Accountancy query

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NC Couriers

96
Original Poster

I'm currently using the business mileage scheme to account for all my motoring costs, which I'm counting as fuel, servicing plus parts, depreciation, courier insurance, MOT, road tax.

Where I'm not 100% sure is with GIT/PL insurance. Is this strictly a vehicle cost, as it is more to do with insuring goods and the general public? Obviously it's beneficial to find costs which are outside the scope of business mileage costs, so I wondered if anyone knows for sure.

Garnham Courier Services

568

I don't know if I'm doing it wrong but I claim my business mileage instead of fuel costs but still put down servicing costs insurance road tax as expenses on top of my mileage allowance. My accountant has never questioned it. Also, I claim up to five pounds a day subsistence without receipts. If you work from home you can claim so much for gas and electricity costs, not sure how much, and a percentage of your home phone bill. As my wife is not a tax payer I pay her between 30 and 50 pounds a week for sorting my receipts and bank statements etc.

Garnham Courier Services

568

Have a chat with an accountant. I do all my figures then hand them to my accountant and he does my self assessment form for just over 100.00.

Kehoe Light Haulage

124

I put down everything including mobile phone, stationery, stamps, cleaning stuff, work clothes. In fact anything to do with driving the van and doing the job.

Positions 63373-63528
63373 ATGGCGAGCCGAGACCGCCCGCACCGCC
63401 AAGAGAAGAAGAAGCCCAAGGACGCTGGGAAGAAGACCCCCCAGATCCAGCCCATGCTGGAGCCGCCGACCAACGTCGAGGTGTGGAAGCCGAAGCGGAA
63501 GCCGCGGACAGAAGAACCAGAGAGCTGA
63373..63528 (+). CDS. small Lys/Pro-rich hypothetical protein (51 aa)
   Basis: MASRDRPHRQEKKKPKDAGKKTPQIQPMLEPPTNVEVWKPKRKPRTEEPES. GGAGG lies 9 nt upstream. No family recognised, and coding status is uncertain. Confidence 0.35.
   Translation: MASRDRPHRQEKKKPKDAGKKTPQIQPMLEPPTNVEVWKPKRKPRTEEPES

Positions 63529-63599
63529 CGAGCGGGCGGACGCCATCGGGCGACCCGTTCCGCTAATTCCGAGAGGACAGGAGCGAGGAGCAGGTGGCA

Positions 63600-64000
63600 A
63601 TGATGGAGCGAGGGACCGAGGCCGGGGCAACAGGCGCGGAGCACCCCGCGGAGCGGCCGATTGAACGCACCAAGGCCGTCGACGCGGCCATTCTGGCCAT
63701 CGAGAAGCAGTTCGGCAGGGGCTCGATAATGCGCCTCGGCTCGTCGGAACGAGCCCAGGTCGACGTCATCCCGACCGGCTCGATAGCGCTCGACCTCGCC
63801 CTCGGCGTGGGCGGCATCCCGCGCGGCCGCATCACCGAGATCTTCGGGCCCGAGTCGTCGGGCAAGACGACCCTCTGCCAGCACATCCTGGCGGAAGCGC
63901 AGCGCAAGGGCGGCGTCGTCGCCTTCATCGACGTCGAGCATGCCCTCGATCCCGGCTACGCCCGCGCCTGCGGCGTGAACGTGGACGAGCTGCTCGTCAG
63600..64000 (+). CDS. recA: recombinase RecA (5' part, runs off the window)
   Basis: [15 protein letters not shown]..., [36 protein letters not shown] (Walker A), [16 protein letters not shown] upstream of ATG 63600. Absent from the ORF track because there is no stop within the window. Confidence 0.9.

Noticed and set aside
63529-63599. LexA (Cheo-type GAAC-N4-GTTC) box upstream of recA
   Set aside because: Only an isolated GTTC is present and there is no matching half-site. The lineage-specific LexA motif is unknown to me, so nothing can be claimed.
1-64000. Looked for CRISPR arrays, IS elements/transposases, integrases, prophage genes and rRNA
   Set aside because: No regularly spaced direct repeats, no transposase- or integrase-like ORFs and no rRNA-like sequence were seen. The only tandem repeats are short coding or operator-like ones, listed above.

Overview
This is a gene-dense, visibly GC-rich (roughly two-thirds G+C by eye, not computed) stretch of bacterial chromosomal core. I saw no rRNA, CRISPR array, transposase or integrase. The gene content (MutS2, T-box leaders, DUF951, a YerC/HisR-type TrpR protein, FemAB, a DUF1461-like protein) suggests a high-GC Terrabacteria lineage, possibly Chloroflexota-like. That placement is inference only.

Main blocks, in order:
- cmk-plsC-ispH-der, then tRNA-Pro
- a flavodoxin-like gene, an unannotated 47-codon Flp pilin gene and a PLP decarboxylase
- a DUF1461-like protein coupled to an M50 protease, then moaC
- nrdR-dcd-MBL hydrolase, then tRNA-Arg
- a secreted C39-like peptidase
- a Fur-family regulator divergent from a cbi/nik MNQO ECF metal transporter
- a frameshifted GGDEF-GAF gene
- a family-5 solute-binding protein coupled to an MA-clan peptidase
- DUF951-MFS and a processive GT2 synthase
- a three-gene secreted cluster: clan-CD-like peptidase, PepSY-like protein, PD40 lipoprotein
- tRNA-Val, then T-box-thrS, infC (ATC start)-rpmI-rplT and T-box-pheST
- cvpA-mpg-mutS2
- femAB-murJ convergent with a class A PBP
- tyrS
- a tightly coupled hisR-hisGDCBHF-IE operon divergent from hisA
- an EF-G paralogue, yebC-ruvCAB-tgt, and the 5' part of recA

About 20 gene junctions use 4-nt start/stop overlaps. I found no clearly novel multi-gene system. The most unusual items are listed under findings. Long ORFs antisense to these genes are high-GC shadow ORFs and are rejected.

AM-PM Despatch

223

NC Couriers said:


I'm currently using the business mileage scheme to account for all my motoring costs, which I'm counting as fuel, servicing plus parts, depreciation, courier insurance, MOT, road tax.

Where I'm not 100% sure is with GIT/PL insurance. Is this strictly a vehicle cost, as it is more to do with insuring goods and the general public? Obviously it's beneficial to find costs which are outside the scope of business mileage costs, so I wondered if anyone knows for sure.

I think you have got it right as thats what my accountant does. 45/25p mileage allowance is claimed against tax but not fuel, servicing, motor insurance and road tax. 50k miles = £14500 against tax. I claim phone, broadband, heat and light and business insurance ie Pl & GIT,along with 15% of my property bills, 25% depreciation on van and £5per day subsistance. Also interest on any van finance. Vat is seperate and claimed back on every vat invoice regardless.

MyVanCan

1054

If you use the mileage scheme you can't include any motoring costs, but as GIT and PL are not dependent on your vehicle (or at least mine aren't) then you can include them. I don't think you can claim depreciation on your van though.

MyVanCan

1054

Here's a couple of handy links that cover the subjects in this thread and more

hs222.pdf

Thetaxationofsoletraders.pdf

GeeGee vans

248

NC Couriers said:


I'm currently using the business mileage scheme to account for all my motoring costs, which I'm counting as fuel, servicing plus parts, depreciation, courier insurance, MOT, road tax.

Where I'm not 100% sure is with GIT/PL insurance. Is this strictly a vehicle cost, as it is more to do with insuring goods and the general public? Obviously it's beneficial to find costs which are outside the scope of business mileage costs, so I wondered if anyone knows for sure.

My understanding is this; ANY cost for motoring connected to your business is deductible. I. E. Insurance, fuel servicing, repairs, tyres etc. Strangely, I am told, MOT's are excluded.

You can claim 45 p per mile for the first 10000 miles and 25p for EVERY mile after that. If you did 100000 miles a year that would equate to £4500 for the first 10000 miles and £18750 for the remaining 75000. Therefore, you can claim £23250 against your "profit". You can then claim such things as mobile phone bills, internet, organisation fees such as MT Van, CE and CX membership fees, work clothes, stationary, buying new phones etc, etc. the list is almost endless.